“I must have been hearing things,” I thought, pulling my walkman out again and pressing play.
Several minutes later, I heard my name being called again.
“Alright, that’s it,” I thought. “I’m putting my walkman away.”
I turned over to my side to put my walkman on my nightstand. But as I turned onto my side, I came face to face with the profile of a ghostly woman. Her hair was done up like in the 1800′s or early 1900′s style, her dress flowing down behind her, the dress’s collar up around her neck. She would’ve been beautiful, except for the fact that she was ghostly white and I could see right through her.
As soon as I saw her, she immediately started walking, went through my end table and wall lamp, disappearing into the wall. I quickly threw my walkman onto the end table and threw my blankets over my head.
I never saw the lady again, but neither could I figure out who she was. Our house was built in 1958 with my family being only the second people to own the place. Maybe she lived in the area and her house got destroyed. Perhaps she was one of the millions who traveled past the area on the way out west. Maybe she was attached to one of the many antiques that we have in the house. Or maybe she was just a lonely soul following me home, wishing for someone to know she made a mark on this earth…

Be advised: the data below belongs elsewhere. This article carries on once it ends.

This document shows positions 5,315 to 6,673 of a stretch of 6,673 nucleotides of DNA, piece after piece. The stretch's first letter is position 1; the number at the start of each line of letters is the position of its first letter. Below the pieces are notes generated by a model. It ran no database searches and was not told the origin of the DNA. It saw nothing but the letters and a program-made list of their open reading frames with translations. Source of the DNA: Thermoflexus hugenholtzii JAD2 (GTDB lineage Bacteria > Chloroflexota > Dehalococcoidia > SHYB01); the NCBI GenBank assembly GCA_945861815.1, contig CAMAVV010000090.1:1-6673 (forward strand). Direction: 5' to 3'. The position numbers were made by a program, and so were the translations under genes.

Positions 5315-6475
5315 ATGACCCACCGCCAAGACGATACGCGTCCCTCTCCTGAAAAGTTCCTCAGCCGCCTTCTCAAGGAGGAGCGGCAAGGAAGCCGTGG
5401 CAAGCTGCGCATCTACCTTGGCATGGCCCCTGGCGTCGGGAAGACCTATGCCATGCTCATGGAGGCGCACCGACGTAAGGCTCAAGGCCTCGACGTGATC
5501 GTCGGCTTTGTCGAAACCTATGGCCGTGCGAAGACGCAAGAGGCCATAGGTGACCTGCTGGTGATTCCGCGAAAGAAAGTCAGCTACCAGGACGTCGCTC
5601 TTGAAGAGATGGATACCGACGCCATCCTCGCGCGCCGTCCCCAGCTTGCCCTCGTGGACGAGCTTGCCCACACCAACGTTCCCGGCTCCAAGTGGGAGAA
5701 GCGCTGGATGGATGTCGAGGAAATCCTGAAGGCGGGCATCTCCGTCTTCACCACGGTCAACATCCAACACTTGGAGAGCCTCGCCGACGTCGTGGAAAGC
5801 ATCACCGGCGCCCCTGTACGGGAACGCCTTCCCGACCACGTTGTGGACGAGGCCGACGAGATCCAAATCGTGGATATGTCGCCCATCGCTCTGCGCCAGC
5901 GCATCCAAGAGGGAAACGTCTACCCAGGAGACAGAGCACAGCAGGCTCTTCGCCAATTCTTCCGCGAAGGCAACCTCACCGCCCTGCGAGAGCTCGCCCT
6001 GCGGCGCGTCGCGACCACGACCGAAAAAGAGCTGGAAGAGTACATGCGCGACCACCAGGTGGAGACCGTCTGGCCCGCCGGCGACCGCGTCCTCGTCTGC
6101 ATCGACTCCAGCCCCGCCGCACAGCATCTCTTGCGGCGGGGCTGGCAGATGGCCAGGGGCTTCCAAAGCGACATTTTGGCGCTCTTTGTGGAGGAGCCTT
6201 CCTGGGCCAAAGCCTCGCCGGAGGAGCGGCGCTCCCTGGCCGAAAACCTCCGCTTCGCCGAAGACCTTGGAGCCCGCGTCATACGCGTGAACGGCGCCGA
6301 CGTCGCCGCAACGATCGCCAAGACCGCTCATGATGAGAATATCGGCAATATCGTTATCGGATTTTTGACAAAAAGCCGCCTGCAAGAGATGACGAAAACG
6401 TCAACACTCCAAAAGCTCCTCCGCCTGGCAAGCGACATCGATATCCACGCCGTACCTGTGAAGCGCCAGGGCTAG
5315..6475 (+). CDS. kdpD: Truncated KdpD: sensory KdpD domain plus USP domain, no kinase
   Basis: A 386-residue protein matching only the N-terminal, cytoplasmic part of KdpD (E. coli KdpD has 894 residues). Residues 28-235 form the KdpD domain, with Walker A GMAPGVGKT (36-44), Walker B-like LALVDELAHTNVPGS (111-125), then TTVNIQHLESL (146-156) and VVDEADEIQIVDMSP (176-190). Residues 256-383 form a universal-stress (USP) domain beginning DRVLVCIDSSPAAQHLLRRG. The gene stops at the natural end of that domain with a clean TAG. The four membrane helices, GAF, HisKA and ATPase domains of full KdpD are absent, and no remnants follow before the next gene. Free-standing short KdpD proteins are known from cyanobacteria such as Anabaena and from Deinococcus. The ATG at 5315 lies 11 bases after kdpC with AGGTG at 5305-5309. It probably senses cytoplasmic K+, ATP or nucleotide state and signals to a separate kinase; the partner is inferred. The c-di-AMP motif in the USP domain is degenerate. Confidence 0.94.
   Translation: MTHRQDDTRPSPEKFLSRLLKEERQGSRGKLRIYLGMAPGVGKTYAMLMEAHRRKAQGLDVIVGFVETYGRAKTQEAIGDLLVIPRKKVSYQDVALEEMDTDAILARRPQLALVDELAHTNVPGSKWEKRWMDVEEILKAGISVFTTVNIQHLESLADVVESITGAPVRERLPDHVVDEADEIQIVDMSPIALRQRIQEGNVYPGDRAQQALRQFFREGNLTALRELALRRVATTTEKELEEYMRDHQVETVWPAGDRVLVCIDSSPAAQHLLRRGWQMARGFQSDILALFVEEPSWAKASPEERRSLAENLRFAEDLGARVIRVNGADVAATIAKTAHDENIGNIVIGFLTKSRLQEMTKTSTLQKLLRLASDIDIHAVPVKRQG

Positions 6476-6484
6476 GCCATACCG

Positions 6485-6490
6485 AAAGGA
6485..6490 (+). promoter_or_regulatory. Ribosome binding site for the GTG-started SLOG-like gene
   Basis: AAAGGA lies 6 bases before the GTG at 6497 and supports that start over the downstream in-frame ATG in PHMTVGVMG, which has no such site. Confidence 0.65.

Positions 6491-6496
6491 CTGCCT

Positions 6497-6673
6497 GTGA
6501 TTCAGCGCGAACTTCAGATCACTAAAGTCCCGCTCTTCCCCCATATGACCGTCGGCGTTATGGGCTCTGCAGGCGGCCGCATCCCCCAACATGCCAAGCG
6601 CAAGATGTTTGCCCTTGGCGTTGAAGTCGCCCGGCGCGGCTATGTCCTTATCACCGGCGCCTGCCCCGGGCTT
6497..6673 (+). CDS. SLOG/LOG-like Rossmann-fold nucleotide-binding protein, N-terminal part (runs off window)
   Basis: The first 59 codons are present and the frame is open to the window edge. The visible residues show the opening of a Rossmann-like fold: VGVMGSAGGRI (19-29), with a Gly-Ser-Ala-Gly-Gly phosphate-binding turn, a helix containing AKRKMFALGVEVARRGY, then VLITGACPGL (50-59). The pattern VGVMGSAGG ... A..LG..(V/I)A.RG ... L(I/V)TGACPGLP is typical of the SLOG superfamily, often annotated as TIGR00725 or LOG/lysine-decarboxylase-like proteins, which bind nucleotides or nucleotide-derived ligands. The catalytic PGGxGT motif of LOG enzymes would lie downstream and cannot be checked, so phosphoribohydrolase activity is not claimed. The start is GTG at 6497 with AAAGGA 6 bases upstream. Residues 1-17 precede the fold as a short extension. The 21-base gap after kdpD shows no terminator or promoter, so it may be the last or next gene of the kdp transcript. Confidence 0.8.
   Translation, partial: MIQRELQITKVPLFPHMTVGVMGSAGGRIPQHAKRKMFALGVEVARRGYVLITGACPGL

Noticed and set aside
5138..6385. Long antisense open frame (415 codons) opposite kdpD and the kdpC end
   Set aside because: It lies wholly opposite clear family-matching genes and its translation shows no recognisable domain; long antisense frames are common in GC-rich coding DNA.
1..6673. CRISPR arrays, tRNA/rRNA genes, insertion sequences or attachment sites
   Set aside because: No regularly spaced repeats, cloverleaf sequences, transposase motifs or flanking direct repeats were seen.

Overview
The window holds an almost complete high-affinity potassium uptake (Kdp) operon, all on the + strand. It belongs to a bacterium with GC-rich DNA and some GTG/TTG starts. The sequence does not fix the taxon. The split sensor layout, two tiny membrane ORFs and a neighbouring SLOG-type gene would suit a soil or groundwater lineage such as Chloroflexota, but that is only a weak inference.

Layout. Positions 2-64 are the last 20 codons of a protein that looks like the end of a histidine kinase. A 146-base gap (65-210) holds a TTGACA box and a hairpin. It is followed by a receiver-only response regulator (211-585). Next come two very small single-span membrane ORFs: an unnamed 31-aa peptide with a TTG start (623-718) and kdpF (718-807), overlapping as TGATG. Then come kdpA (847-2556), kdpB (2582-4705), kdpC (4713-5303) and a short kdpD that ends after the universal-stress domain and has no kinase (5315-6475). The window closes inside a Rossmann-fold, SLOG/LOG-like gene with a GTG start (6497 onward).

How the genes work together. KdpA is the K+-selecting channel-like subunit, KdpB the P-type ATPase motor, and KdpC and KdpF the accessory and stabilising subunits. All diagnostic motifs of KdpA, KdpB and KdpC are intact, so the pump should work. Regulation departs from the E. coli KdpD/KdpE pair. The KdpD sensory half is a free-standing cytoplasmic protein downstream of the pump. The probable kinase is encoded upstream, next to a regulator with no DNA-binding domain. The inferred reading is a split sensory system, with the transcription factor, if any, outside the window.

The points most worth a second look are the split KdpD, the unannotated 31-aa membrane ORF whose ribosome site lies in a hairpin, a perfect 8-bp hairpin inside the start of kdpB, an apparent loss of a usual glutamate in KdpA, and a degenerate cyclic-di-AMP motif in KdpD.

When I was about 16, my parents decided to renovate the entire main bathroom. During this time, we were to shower and such down in the guest room. One particular night, I dried my hair after taking a shower (as many of us do). When I was done, I turned the dryer off, placed it on the side of the counter next to the sink and left, leaving it plugged into the wall and went to bed.
Later that night, I was awoken to the sound of the dryer going off. Thinking it was four a.m. when my dad usually got up to get ready for work, I immediately went back to sleep. 5 minutes later, I was once again woken by the ongoing sound of the dryer.